While I firmly comprehend the desire for Garland to remain apolitical in a film that could easily be used as one side of the political coin to cast blame towards the other, I do wish the film cemented more of a contextual backdrop to the film’s introductory minutes, especially in us being shown and told so many things that we can’t properly place a cause towards. This obviously creates an underscoring in the scale of the division depicted, but beyond that creates moments like those of California and Texas, two states that politically couldn’t be any different, forming an alliance against the rest of the country, with little to no definition for how this came to be in the first place. This definitely isn’t the only example throughout the film, as several beats of exposition don’t line up as seamlessly towards our own world, which underscores the aforementioned believability factor that Garland taps so fearlessly on, giving us a surface level idea that feels comfortable with that shallowness without diving deeper, and it just makes me wish that this was a series instead of a 104 minute engagement, as it would’ve outlined a greater sense of lived-in history to the perplexity of a world gone mad. In addition to this, I occasionally found some of the editing to be a bit jarring, especially in moments of development that spring quite literally out of nowhere, and contradict everything that we’ve been told in exposition to that point. One such example pertains to a third act resolution that feels like a monumental bombshell being dropped on the characters and the audience, but with little to no reasoning for why this has happened all of a sudden, and it leads to the lone issue with making the scope to your story so small in following a group of journalists, instead of outlining the bigger picture of the world that is quite literally hanging in the balance of this power struggle. Finally, the ending fell a bit into disappointing territory, especially with the abrupt and anticlimatic resolution that only begins a new field of questions to where it leaves the rest of the world. Considering the entirety of the film builds towards this inevitable interview of confrontation with Nick Offerman’s nameless president, the out-of-nowhere developments of the third act unfortunately take focus and feel like a bait and switch from everything that we were promised, and in terms of a satisfying pay-off that concludes the film on the highest altitudes to its emotional roller-coaster, makes the movie feel like it ran out of film or budget, especially with an ending that didn’t land as bittersweet as Garland wanted it to.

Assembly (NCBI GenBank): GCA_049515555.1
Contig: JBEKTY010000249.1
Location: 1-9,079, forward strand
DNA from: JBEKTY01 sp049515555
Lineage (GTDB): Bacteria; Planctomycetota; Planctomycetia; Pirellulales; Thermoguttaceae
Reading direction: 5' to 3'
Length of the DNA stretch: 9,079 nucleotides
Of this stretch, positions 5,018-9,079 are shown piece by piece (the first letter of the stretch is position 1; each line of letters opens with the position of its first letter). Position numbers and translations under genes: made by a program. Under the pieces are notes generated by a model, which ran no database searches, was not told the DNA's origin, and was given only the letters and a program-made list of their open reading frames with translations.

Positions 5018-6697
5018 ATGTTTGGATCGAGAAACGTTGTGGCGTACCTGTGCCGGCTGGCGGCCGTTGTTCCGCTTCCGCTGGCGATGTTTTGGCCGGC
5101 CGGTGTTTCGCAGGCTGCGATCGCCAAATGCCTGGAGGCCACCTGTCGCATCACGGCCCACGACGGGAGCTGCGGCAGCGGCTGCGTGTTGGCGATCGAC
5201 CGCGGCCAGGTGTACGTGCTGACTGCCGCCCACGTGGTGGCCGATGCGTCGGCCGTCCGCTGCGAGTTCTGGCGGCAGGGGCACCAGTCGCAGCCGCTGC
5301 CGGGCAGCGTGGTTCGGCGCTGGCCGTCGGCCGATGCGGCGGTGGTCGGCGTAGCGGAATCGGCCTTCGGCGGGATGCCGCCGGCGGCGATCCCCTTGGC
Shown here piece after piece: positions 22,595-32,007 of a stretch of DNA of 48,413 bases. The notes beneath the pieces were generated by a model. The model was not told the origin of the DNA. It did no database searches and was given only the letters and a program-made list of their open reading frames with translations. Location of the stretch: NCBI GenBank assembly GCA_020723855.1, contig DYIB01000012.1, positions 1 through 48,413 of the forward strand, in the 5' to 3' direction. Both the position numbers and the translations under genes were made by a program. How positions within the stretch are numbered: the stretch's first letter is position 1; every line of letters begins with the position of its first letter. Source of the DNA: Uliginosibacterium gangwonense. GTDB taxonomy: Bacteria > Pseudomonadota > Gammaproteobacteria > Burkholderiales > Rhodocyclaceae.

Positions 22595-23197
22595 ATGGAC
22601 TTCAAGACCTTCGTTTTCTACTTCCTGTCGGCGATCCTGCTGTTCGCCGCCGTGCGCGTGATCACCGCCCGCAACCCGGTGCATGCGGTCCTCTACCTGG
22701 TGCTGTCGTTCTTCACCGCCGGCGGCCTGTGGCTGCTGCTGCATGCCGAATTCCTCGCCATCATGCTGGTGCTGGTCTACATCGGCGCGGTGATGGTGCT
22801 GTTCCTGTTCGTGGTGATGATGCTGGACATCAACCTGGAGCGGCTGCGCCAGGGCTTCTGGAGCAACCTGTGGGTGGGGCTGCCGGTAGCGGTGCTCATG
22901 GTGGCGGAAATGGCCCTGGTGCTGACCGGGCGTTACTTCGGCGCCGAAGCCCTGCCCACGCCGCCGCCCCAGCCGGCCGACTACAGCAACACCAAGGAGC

“Civil War” is every bit the uncomfortable doomsday scenario that our country feels like it is currently on chapter one of, but not quite the extensive delve that was expected in being helmed by one of cinema’s best world-builders. Despite its flaws, the film packs a bluntly devastating punch on the death of traditional Americana, all the while enacting a message of urgency for change in a divided world that gives us an unsettling view of our inevitable future.

My Grade: 7/10 or B

3 thoughts on “Civil War

  1. I just saw this film and I feel I’m a harsher critic mainly because of the intersectional view in which I have on America lol. To this was soooo unrealistic. The indiscriminate killing seemed a bit unrealistic as well. For me, if there was a civil war in America, there would be far more acts against humanity than simply killing and it didn’t factor in gender inequities, race inequities to name a few. I also kept finding myself asking, how did we get here? And how does Cali and Texas have THAT much fire power like drones don’t exist. Also why would the president stay in DC and what about the VP and so on? Too many questions. And that little girl pissed me off. Got me thinking she acted how she acted at the end on purpose. Haha. So for me, it was below a C grade. But the cinematography was great.

  2. Left the theater feeling so weird! I agree with you completely that the acting in this was superb and the sound design was extraordinary. But the lack of exposition might have left me searching for more. A premise like this could definitely improperly spark public outrage but it would also keep us as a country accountable for what could be just around the corner. SUCH devastating imagery too. That scene with Jesse Clemons was truly terrifying. This may require more watches to see if the devil is in the details and I just was too focused on the surface level. Journalism is risky and should be respected instead of scoffed at immediately. Great review! I loved how you painted your experience! Excellent points made!

  3. I’m still on the fence on this one. Good idea, but I feel like the election year timing is either a great or awful choice..